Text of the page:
Arm trouble kept Walker from having the playing career of some of the other names on this list (he would go on to have a long post-playing career as an executive for the Tigers, Cardinals and Reds), but he’s responsible for one of the more herculean pitching efforts in Orioles history. Walker was a 20-year-old rookie All-Star in ’59, part of the “Kiddy Corps” cadre of young pitchers who led the O’s to their first winning season. Down the stretch that year, Paul Richards asked Walker to do something no manager would today.
Strapped for arms in the second game of a meaningless late-season doubleheader, Walker completed a 16-inning shutout in a 1-0 win against the White Sox, tied for the third longest thrown by a pitcher in modern baseball history. Walker struck out four, walked three and faced 55 batters, locked in a duel with Barry Latman for nine innings and then reliever Gerry Staley for the final six-plus. Walker was finally awarded one of the hardest-fought wins in baseball history when Brooks Robinson connected for a walk-off single off Staley in the 16th. Walker's 111 game score is the highest in O's history.
5) Moe Drabowsky: Oct. 5, 1966
6 2/3 IP, 1 H, 0 R, 2 BB, 11 K
The most celebrated relief appearance in Orioles history remains one of the best remembered in the history of the Fall Classic. The O’s were an up-and-coming team, but they were underdogs against the mighty Dodgers heading into the 1966 World Series. And things didn’t look great when Dave McNally couldn’t get out of the third inning of Game 1.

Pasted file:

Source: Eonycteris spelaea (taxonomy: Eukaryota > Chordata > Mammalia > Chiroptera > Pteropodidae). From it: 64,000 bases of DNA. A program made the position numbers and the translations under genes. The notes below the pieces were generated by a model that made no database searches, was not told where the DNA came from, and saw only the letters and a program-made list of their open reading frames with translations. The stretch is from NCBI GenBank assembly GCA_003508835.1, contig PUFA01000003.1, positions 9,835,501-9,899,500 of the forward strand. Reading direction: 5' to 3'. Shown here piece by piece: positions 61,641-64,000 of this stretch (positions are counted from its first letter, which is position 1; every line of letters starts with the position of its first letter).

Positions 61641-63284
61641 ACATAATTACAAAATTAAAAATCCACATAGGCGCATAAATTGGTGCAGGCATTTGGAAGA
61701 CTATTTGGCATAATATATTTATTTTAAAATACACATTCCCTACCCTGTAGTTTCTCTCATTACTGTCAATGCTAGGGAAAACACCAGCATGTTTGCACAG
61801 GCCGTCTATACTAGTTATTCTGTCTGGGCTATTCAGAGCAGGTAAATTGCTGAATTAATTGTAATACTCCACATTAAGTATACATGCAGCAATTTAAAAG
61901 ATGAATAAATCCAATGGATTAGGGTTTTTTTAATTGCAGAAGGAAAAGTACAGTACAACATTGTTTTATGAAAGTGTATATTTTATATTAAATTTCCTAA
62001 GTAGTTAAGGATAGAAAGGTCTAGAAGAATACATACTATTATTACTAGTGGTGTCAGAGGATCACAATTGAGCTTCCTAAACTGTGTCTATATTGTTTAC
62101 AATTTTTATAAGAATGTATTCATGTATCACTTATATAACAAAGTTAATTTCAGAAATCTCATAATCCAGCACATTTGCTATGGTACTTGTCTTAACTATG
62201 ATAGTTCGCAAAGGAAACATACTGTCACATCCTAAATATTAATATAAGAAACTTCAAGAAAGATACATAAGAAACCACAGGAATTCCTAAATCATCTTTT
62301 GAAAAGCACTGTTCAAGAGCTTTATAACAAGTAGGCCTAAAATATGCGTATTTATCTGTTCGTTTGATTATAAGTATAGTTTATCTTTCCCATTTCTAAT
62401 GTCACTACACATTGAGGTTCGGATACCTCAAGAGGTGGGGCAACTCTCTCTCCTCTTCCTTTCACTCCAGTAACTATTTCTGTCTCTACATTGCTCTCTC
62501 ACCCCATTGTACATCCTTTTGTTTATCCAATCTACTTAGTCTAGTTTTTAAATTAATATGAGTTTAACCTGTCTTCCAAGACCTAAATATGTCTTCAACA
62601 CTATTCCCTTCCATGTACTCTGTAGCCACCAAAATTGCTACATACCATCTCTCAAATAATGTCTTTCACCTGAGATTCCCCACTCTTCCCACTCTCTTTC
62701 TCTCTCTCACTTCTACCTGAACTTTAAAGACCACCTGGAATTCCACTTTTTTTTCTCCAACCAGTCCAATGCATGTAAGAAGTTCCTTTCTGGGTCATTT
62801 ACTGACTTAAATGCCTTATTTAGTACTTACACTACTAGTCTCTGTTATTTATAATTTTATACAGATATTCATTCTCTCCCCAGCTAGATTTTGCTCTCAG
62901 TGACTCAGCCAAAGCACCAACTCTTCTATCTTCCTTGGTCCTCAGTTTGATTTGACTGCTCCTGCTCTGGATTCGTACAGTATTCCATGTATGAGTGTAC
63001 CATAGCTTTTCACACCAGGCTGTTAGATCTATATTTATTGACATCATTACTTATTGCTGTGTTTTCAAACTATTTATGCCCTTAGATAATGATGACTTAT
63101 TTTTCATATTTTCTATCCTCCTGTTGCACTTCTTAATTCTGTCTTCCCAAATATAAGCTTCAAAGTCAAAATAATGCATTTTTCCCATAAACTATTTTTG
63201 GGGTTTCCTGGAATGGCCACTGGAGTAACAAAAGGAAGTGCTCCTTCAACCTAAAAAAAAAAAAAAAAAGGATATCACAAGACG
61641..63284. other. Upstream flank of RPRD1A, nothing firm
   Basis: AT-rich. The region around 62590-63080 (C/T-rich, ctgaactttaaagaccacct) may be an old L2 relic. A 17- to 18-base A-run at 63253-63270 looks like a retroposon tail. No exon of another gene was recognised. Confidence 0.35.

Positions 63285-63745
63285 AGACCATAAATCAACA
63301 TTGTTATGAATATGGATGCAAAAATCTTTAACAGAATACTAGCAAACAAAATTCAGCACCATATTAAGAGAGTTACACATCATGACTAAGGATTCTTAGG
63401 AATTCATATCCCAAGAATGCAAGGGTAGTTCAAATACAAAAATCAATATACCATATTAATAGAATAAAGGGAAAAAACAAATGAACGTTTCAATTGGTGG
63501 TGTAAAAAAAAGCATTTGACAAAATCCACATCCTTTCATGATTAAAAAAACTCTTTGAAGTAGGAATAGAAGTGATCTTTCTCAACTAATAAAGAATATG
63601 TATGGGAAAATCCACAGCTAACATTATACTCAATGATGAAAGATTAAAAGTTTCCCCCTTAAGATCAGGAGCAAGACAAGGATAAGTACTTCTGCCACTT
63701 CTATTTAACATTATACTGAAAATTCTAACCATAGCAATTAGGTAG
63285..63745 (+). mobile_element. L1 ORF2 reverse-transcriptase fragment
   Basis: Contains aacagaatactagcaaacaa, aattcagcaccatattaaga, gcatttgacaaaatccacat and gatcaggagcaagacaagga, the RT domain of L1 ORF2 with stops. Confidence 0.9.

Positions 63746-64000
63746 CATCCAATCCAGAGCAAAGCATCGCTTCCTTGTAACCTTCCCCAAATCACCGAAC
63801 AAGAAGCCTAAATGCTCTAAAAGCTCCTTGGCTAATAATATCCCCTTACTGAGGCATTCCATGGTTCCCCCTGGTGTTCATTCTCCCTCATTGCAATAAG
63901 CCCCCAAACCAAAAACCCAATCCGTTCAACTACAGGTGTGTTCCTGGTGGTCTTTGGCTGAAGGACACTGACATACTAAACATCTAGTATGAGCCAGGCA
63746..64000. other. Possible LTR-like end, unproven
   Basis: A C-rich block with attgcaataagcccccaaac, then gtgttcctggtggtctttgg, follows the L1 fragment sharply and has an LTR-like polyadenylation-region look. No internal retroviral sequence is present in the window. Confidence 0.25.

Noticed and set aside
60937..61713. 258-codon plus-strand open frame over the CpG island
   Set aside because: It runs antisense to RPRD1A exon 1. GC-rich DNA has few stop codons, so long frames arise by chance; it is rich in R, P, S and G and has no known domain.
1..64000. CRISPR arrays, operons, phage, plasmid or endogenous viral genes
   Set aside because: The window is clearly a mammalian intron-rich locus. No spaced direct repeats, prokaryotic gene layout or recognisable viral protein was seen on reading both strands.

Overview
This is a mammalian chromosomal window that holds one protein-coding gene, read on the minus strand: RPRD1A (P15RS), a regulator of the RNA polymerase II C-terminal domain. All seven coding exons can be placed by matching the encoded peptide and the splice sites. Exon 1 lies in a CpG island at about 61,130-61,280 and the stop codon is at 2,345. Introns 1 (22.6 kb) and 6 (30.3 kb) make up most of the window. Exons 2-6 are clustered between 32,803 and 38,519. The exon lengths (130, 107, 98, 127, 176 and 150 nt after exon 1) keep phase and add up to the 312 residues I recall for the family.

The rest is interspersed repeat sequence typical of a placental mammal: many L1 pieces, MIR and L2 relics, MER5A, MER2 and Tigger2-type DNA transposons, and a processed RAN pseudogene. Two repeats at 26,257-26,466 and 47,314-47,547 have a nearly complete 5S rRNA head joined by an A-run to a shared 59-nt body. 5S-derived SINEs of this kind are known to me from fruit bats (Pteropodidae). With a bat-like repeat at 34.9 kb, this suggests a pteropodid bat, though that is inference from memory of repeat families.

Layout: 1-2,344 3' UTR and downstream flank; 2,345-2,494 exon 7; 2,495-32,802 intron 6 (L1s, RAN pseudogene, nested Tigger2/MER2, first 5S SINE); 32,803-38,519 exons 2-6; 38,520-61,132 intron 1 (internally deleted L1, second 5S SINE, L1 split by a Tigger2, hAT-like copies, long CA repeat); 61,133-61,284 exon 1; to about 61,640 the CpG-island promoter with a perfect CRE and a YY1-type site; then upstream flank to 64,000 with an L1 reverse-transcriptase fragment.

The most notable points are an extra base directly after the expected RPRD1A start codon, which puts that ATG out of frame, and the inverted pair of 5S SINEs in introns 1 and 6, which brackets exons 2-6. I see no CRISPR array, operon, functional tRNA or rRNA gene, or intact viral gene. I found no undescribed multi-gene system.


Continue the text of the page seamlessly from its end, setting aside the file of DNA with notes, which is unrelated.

But that was when the Orioles summoned Drabowsky, who was in the process of reinventing himself as a reliever but still more known as a failed starter and clubhouse practical joker. Drabowsky held the Dodgers to one hit and two walks while striking out 11 in 6 2/3 scoreless innings of relief, holding the line as Baltimore captured a 5-2 win. The O’s went on to sweep the series and claim their first championship.
Hoyt Wilhelm, Sept. 20, 1958
9 IP, 0 H, 2 BB, 8 K, 28 batters faced, 93 game score
Tom Phoebus, April 27, 1968
9 IP, 0 H, 3 BB, 9 K, 29 batters faced, 93 game score
Of the O's five no-hitters, three clearly fall short of other individual performances for consideration on this list: two combined efforts and Jim Palmer’s six-walk no-no in 1969. The other two, thrown a decade apart by Wilhelm and Phoebus, are almost too similar to separate. So let’s give a little love to them both.
Primarily a knuckleballing reliever for most of his 21-year career, Wilhelm was making his ninth career start (and third for the Orioles) when he outdueled Don Larsen to complete the first no-hitter in O's history. His eight-strikeout shutout of the Yankees took only 1 hour and 48 minutes, and it required Wilhelm to face only one batter over the minimum. It would be nearly 10 years before another Orioles pitcher spun a no-no (Phoebus).
Phoebus cruised in his nine-strikeout no-no against the defending World Series champion Red Sox in 1968. Pitching with a severe flu, Phoebus faced two batters over the minimum and retired 25 of Boston's final 26 hitters. He also singled twice and drove in a run to help his own cause.